About the exhibition

The exhibition will take place at the James Gallery September-December 2022.

With intensifying systemic inequalities around the world in the context of a global pandemic, accelerating climate change, an escalating refugee crisis and rising race-based violence, the idea of any singular, national “we” has never been more contested. Toxic conceptions of “us vs. them,” a doubling down of “me and mine,” underlie a global ethos of racialized nationalism. At the same time, we are in a generative yet tenuous time of community organizing, protest movements, mutual support, and intersectionality. Both responses stem from the language and feeling of injury and longing. When the notion of home is unstable, what are our options? As Paul Chan said, “Is there a direction home that doesn’t point backward?”

There is the possibility of “we.” How much should we invest in ideas of the “we”? How can we re-imagine nation, tribe, community? What practices of listening, sharing, and making could be enacted across varying visions of community, decolonization and self-determination? How does our complicity become constitutive of community as we imagine it? How do national identities shape our everyday lives? Which borders are permeable and which are sustainable? Which injuries are bearable and which are not? To quote Homi Bhabha, “When is a risk to life also a risk to living??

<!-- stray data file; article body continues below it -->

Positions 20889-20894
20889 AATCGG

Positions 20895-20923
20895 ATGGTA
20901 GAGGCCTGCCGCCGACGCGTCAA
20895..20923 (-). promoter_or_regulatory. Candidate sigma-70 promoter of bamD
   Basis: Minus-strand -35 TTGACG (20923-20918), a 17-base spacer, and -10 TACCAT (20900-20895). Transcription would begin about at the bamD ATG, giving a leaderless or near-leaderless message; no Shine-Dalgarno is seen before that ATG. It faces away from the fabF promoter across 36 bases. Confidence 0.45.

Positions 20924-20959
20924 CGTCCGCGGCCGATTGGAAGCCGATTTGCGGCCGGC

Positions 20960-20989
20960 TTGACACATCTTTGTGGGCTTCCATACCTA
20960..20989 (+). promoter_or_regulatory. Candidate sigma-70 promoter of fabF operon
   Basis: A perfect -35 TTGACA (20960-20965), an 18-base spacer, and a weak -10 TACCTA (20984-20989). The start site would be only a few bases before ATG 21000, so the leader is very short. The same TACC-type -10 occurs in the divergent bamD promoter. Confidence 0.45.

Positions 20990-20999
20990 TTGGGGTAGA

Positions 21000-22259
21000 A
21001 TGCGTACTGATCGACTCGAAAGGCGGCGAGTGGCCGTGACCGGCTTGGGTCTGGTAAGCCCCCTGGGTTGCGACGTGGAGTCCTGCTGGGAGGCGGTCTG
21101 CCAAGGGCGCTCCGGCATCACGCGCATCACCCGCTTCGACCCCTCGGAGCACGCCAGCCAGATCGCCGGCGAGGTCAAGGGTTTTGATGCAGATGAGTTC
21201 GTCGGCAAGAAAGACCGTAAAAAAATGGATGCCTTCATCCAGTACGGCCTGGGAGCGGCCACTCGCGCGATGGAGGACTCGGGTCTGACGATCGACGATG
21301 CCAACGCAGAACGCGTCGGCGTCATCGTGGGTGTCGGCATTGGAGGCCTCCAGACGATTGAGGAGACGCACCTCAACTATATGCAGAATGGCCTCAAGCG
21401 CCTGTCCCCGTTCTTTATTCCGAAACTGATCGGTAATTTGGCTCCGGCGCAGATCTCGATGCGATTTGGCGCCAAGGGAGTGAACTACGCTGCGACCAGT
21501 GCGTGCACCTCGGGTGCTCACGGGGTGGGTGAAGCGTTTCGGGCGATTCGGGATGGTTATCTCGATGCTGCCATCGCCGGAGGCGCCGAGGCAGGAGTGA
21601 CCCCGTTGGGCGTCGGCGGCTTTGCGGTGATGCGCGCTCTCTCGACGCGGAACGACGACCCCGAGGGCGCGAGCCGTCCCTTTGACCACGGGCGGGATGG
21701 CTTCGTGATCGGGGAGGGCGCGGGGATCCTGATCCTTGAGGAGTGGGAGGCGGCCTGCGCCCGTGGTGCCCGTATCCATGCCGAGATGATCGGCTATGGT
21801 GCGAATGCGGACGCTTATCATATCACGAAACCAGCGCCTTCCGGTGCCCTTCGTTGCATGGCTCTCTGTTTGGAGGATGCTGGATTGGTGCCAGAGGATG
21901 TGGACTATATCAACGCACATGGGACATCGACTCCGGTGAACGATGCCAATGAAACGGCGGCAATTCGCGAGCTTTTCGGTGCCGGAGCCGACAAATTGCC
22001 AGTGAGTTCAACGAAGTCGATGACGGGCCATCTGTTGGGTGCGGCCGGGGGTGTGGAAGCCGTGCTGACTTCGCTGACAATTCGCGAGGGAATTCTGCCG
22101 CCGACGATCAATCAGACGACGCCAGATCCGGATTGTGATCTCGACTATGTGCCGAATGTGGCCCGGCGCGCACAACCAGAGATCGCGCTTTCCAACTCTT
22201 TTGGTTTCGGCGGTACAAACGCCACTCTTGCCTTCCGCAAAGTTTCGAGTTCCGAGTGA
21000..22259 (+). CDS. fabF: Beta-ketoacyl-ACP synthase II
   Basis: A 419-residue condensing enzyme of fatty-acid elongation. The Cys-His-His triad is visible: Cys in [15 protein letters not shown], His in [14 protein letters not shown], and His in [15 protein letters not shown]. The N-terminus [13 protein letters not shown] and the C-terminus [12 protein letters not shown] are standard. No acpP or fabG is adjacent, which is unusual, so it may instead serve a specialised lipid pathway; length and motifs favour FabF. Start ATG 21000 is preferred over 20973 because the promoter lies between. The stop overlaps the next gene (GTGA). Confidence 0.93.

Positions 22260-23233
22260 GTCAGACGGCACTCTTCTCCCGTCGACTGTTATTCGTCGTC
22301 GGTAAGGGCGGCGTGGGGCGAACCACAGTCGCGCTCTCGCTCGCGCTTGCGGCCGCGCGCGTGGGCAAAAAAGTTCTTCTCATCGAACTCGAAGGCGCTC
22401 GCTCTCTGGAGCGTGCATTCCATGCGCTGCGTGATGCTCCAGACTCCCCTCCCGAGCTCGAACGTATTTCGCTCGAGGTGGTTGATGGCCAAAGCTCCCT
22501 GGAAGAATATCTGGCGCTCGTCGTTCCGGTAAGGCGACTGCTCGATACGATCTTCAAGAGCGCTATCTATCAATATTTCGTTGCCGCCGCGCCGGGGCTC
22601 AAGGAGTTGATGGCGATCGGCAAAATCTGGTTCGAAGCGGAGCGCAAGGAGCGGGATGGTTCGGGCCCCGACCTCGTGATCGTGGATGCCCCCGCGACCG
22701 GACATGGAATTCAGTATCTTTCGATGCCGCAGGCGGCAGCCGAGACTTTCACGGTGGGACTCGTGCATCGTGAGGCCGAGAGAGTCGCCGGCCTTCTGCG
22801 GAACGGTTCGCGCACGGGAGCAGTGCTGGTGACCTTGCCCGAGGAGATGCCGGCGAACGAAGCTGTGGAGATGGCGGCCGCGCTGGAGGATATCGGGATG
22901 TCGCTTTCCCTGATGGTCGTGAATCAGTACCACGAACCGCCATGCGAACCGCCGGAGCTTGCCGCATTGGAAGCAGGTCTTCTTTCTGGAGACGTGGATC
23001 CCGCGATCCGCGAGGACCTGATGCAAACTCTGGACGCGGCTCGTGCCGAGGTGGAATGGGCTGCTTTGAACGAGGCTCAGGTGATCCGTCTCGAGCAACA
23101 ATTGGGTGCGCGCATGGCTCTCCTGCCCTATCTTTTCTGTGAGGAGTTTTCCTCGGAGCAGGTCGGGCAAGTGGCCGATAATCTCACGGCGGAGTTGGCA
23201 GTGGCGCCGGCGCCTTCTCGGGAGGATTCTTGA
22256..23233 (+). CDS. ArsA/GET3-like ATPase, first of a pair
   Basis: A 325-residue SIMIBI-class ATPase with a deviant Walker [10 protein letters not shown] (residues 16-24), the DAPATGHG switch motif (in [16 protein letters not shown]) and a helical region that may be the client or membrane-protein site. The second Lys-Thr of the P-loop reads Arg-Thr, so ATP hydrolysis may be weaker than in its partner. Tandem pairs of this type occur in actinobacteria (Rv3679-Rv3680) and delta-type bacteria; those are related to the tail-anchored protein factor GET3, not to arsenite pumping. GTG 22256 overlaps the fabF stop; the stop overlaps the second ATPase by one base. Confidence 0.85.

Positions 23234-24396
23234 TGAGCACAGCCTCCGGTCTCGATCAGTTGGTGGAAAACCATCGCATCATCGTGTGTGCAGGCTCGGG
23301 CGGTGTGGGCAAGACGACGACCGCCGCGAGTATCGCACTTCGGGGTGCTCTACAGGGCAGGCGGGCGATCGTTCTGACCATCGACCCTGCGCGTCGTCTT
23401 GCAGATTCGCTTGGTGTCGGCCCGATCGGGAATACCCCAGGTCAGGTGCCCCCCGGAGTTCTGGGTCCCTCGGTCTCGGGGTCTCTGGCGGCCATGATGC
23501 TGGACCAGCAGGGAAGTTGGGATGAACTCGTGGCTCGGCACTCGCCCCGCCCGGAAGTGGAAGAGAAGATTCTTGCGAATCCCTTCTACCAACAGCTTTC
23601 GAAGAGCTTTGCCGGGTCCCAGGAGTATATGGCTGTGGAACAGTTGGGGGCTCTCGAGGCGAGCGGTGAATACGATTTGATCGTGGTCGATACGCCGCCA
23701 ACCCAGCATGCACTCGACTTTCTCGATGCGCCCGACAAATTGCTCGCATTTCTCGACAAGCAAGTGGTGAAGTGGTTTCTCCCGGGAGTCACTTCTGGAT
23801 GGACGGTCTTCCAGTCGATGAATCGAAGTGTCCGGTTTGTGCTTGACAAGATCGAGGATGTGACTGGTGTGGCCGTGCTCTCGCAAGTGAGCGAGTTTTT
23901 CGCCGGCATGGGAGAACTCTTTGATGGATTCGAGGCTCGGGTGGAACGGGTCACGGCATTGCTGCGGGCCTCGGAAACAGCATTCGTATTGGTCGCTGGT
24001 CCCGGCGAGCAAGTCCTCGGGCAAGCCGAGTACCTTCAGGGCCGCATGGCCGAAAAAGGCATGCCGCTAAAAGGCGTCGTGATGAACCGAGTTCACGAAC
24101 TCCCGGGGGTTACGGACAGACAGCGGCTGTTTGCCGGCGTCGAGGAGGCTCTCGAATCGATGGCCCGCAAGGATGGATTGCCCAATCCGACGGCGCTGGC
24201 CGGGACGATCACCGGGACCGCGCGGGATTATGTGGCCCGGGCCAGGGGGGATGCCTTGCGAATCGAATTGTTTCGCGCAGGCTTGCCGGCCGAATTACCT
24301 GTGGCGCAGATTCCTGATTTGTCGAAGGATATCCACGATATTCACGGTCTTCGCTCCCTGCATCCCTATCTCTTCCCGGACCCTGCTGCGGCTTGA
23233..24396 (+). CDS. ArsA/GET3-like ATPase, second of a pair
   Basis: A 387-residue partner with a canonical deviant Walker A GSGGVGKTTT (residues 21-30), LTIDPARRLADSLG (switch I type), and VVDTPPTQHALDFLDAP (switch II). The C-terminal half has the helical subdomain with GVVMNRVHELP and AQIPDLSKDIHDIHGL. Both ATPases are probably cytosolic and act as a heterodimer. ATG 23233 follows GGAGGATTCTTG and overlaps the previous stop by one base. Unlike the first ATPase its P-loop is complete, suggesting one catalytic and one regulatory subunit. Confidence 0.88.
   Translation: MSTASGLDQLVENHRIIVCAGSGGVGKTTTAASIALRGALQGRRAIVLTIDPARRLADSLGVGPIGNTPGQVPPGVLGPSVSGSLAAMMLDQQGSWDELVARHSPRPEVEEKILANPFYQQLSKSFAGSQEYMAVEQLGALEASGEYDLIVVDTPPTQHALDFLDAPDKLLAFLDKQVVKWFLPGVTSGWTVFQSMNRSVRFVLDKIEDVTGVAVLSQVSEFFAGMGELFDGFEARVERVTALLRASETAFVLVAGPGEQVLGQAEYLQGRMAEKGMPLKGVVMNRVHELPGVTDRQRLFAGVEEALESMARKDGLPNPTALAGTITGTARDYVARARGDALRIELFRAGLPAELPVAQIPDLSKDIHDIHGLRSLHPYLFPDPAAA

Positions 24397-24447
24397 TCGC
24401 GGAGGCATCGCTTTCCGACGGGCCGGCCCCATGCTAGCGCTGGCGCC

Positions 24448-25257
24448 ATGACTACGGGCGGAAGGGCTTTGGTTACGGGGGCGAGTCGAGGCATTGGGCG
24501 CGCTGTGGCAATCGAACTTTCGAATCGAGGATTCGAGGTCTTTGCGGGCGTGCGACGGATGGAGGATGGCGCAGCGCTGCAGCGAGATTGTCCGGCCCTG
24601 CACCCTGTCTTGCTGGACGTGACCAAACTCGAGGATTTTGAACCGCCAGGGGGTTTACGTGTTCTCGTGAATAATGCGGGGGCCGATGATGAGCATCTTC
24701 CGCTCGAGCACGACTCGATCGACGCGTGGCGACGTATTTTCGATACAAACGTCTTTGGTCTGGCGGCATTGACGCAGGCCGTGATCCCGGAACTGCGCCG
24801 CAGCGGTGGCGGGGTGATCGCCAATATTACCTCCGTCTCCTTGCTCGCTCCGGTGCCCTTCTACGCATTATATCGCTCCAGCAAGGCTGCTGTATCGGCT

Jacki Apple

Elliott Jerome Brown Jr.

Maria Hupfield

Claudia Rankine and John Lucas

Kameelah Janan Rasheed

Kimberly Tate

Mercedes Teixido

Hong-an Truong

Urban Bush Women

Mariana Valencia

Curated by the The Racial Imaginary Institute James Gallery Curatorial Collaborative, this exhibition is created from a three year artist residency and partnership with The Racial Imaginary Institute. The exhibition is one of an array of projects including a seminar, public programs, and symposium at the James Gallery and beyond.